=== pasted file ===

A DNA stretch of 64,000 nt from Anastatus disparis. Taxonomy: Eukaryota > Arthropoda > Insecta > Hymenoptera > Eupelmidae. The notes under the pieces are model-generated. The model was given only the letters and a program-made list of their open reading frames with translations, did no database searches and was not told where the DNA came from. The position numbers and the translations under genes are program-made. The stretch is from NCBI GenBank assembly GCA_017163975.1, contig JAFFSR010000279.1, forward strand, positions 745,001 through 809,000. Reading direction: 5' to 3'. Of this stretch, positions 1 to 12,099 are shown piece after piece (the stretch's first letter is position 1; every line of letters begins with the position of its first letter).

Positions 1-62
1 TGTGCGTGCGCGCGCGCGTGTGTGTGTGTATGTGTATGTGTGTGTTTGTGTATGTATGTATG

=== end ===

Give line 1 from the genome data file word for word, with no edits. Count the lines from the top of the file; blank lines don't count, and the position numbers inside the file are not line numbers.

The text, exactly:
A DNA stretch of 64,000 nt from Anastatus disparis. Taxonomy: Eukaryota > Arthropoda > Insecta > Hymenoptera > Eupelmidae. The notes under the pieces are model-generated. The model was given only the letters and a program-made list of their open reading frames with translations, did no database searches and was not told where the DNA came from. The position numbers and the translations under genes are program-made. The stretch is from NCBI GenBank assembly GCA_017163975.1, contig JAFFSR010000279.1, forward strand, positions 745,001 through 809,000. Reading direction: 5' to 3'. Of this stretch, positions 1 to 12,099 are shown piece after piece (the stretch's first letter is position 1; every line of letters begins with the position of its first letter).